Son of wrecking yard owner suspects foul play before official fire investigation begins

Firefighters battle a massive fire that started at an auto-wrecking yard at 7600 Northeast Killingsworth Street in Portland Monday morning.

Firefighters in Northeast Portland battled a massive fire that started at an auto-wrecking yard before destroying an apartment complex and duplex Monday morning.

The wrecking yard property at 7600 Northeast Killingsworth Street includes two businesses, Northwest Motors and Northwest Metals, each with the same owner.

Moyata Anotta, the owner's son, told KATU it's a family-run business and he suspects the fire was intentionally set, though he was not there when it started and he couldn't say for sure.

Portland Fire and Rescue, the lead investigating agency, would not confirm Anotta's claims Monday afternoon, saying the investigation had not yet begun and was likely to start Tuesday.

Anotta said one of the business's managers called him around 9 a.m., about five minutes before he got to work, to tell him about the fire. He said flames erupted in the back of the auto scrap yard near a brand new shredding machine that was just installed. He estimated the flames had destroyed nearly $2 million worth of material, including the shredder, by Monday afternoon.

Anotta said the business was targeted several times over the past four or five years though he wouldn't say how. A spokeswoman for Portland Fire and Rescue said authorities were not aware of any attempts to target the business in the past.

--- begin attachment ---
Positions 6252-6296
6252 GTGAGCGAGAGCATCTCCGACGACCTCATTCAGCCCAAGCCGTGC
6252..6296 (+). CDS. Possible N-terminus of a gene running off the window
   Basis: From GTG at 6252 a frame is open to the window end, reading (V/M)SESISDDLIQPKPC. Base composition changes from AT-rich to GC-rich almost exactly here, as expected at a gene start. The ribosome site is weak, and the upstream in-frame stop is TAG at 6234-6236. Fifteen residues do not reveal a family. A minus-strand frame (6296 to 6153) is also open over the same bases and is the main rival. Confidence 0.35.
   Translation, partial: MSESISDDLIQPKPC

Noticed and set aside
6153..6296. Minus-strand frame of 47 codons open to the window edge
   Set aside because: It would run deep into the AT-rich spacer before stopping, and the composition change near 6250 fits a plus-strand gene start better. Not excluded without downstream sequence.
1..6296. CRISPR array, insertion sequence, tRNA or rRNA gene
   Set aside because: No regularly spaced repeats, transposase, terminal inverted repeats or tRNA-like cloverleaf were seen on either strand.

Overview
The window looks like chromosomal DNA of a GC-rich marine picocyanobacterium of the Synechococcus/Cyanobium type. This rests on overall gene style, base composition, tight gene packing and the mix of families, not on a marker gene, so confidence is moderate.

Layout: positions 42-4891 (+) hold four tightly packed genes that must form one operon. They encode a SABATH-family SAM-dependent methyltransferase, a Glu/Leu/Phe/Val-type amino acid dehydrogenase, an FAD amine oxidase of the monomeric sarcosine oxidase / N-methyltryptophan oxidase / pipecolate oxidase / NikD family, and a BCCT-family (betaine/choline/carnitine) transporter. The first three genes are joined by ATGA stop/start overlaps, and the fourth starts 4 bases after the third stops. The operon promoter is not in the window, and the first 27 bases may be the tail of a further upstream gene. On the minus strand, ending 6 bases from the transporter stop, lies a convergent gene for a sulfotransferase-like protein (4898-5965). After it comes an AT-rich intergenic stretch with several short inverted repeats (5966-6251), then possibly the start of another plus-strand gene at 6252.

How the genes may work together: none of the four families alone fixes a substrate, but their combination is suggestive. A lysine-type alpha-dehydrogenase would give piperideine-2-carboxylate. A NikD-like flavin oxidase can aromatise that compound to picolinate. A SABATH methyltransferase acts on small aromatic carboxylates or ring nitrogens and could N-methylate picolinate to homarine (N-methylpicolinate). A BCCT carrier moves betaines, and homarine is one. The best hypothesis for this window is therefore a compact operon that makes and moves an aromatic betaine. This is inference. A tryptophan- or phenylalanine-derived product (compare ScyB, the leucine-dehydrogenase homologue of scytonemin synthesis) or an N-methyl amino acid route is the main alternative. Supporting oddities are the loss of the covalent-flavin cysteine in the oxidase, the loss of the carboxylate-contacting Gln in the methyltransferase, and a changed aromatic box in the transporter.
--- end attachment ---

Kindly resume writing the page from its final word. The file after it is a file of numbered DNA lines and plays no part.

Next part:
She said the business was storing gasoline in barrels on the site.

Anotta said his family's property has never caught fire before.

Foster Rohde, who lives about a mile from the business, told KATU he wasn't surprised to see it go up in flames.

"I knew exactly what it was when I seen it from my house," Rohde said. "I work for a tow company and about three months ago I towed a vehicle out of here and they were saying how not to be smoking around there and you could smell fumes coming out of the building. You know, gas."

Another neighbor, Jack Stark, called the business an eyesore, saying the stacks of wrecked vehicles were progressively getting higher.

"It wouldn't make me unhappy if they moved," Stark explained. "I'd like to see 'em out further on the edges of town if they have to be close to the town."

Another neighbor, Cheri Hall, sent KATU a photo she said she took a month ago showing a large stack of scrapped vehicles in the yard. She said the stack got even higher over the past few weeks.


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